The birds — which are similar in size to chickens — mate for life, Murphy said. And when the chick’s parents arrived in Virginia six years ago, they were the first kiwis to leave New Zealand in 20 years.
After the chick’s mother, Ngati Hine Rua, laid the egg, she did not incubate it. Female kiwis do not incubate eggs, which typically weigh about 20 percent of the mama’s body weight, Murphy said. Instead, male kiwis do most of the work, and in this particular case, officials said, a kiwi named Iwi incubated the egg for 30 days before keepers placed it in an incubator.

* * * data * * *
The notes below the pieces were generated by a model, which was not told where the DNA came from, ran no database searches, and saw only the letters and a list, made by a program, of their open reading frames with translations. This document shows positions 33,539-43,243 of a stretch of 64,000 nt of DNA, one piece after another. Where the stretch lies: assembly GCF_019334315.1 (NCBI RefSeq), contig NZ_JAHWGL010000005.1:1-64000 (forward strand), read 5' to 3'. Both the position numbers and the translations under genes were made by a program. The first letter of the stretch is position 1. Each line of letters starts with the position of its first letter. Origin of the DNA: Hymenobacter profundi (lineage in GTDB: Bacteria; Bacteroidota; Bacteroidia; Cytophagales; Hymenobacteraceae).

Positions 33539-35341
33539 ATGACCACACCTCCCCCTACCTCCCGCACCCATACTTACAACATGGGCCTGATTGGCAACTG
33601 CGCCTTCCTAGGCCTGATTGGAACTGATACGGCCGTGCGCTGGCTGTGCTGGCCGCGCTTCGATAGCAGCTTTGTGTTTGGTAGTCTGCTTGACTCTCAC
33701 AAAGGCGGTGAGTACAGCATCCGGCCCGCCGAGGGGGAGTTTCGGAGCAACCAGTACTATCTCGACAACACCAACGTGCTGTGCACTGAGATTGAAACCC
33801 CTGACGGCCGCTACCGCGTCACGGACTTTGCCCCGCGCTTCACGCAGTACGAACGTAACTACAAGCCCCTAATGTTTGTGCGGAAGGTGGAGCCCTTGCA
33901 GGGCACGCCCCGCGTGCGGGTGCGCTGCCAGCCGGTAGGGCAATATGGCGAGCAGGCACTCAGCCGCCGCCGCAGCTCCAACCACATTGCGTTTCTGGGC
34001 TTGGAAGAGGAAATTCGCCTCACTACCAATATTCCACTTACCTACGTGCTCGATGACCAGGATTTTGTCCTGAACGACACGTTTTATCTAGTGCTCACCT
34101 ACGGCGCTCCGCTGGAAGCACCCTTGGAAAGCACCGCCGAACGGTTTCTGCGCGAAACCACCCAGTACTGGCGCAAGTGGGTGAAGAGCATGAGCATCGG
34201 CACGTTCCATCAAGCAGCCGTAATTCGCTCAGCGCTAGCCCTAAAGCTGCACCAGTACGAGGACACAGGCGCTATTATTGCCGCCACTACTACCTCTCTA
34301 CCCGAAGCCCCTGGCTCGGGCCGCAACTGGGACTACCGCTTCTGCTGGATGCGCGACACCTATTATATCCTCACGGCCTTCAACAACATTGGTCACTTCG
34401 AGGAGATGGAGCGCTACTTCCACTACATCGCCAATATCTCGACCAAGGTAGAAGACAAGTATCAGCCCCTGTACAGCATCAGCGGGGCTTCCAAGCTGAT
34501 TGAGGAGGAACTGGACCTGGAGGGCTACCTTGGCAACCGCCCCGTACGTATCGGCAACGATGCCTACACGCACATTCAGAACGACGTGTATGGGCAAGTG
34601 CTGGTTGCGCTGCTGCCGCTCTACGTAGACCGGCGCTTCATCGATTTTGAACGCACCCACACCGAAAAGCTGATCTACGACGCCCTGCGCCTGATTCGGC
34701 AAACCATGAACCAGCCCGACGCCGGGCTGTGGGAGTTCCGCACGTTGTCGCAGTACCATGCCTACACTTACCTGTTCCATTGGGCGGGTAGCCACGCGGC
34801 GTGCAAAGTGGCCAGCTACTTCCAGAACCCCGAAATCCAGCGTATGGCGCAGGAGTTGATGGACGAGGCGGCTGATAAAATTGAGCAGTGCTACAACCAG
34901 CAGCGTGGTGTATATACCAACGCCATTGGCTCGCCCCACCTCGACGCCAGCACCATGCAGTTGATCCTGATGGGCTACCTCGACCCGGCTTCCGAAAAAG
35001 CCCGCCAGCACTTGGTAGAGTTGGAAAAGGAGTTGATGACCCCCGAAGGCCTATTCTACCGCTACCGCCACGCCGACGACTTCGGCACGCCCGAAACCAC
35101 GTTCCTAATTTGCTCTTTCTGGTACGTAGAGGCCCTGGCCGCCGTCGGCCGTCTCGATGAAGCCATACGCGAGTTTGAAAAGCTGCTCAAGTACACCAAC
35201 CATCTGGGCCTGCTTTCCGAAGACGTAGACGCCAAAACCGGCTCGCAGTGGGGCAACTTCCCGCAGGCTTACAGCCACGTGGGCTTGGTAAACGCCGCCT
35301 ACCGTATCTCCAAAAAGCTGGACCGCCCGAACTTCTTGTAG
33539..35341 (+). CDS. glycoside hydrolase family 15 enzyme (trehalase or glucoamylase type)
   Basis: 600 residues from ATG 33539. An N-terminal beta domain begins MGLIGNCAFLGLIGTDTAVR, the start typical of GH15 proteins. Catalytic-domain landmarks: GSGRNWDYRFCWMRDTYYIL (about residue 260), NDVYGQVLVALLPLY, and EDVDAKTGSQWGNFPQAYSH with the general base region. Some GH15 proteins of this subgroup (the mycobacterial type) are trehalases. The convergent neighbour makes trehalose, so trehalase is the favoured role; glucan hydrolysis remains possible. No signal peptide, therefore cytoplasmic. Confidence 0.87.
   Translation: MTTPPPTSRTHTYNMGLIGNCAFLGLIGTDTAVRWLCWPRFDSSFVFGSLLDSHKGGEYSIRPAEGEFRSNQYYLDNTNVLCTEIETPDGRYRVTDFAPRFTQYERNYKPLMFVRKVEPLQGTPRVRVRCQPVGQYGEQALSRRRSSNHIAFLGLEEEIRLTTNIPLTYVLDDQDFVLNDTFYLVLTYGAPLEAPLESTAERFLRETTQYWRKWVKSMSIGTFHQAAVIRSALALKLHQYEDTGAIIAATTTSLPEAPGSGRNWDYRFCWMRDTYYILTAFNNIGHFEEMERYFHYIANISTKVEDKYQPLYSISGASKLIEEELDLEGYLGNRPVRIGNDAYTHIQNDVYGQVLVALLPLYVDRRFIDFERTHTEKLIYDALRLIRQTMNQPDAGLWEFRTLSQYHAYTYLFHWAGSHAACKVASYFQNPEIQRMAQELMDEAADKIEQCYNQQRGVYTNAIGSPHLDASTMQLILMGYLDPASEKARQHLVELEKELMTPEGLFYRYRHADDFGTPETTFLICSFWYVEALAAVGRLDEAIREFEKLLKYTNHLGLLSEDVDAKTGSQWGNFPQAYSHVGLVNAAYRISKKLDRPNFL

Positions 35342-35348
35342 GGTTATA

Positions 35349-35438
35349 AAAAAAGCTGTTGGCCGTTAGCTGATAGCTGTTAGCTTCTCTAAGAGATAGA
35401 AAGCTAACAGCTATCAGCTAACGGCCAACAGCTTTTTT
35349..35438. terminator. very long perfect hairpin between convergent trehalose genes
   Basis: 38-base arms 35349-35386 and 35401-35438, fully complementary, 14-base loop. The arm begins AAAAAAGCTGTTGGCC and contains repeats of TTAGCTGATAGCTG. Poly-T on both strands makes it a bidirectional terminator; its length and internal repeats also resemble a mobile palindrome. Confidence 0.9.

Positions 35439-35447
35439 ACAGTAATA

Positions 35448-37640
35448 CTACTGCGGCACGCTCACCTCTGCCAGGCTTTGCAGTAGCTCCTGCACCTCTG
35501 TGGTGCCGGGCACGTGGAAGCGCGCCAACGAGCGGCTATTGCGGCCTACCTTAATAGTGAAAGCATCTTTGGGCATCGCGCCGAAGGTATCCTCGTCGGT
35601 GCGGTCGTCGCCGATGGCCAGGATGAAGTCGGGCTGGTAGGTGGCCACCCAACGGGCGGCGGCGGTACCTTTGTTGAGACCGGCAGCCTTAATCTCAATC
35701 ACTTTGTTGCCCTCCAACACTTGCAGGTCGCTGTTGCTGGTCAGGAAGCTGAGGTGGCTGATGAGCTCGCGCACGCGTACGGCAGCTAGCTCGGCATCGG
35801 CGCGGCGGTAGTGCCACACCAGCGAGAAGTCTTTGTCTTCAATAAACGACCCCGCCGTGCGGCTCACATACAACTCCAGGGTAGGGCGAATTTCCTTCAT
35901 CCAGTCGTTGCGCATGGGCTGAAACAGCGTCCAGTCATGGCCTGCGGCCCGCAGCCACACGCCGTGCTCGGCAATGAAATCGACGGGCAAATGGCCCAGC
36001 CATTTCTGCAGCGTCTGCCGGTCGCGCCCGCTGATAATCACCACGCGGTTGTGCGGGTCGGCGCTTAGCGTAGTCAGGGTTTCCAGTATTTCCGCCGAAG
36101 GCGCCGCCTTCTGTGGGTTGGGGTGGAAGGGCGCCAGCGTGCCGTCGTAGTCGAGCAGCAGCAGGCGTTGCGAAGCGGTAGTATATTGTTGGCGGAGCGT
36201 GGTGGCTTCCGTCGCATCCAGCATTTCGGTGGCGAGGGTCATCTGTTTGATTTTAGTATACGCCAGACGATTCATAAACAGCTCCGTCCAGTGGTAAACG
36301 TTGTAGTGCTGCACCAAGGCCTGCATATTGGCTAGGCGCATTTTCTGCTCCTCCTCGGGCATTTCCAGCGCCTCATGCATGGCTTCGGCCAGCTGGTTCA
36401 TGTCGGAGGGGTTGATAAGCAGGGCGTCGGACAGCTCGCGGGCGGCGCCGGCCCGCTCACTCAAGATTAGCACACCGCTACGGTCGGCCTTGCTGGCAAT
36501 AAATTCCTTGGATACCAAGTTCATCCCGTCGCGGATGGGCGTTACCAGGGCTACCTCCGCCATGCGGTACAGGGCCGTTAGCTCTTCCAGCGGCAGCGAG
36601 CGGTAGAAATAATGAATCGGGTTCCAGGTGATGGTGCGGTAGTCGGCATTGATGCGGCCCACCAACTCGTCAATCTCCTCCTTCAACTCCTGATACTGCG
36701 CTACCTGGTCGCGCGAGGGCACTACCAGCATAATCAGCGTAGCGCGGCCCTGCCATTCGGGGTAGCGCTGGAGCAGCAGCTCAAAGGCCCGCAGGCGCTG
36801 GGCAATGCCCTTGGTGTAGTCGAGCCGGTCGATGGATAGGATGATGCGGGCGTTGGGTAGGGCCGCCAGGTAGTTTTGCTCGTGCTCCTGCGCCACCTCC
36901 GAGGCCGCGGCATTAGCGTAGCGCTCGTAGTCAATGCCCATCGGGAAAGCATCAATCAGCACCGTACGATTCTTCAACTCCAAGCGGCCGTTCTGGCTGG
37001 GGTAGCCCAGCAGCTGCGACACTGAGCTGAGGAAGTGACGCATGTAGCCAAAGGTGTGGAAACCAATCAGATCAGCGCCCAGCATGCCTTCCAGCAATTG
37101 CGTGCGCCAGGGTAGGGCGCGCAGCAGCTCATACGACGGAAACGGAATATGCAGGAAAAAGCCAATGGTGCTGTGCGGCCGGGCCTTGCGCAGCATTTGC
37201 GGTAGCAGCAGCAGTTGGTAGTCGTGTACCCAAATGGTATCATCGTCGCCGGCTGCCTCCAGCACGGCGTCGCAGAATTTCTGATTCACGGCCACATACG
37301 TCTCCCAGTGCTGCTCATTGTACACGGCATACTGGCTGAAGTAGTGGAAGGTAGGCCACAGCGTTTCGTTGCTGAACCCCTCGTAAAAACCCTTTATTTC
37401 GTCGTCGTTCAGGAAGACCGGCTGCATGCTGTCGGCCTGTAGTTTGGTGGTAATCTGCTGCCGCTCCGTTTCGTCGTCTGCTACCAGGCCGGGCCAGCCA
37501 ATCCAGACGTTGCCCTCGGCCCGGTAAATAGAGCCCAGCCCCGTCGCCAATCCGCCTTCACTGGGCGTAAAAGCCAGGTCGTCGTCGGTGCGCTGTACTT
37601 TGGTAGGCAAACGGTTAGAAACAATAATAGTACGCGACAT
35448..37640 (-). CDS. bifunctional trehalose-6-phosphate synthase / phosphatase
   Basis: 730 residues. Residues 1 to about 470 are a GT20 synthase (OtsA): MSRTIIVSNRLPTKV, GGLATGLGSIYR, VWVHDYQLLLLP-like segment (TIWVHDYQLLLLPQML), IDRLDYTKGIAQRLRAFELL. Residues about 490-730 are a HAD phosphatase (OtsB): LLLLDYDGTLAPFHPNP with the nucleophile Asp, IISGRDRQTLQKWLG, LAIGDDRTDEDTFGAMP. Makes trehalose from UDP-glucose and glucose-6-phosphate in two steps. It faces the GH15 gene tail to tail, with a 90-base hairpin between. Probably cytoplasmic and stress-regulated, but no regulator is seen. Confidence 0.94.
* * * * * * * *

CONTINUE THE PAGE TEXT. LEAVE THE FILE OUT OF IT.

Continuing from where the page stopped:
“The chick appears to be healthy and doing well,” the zoo announced Monday.
And this newborn is already on its own. Murphy said kiwis are able to hunt and fend for themselves from birth.
The bird is sacred to the Maori people of New Zealand, said Murphy, who added that keepers routinely collect fallen feathers that are later returned home.
This little chick’s feathers will soon be added to the mix.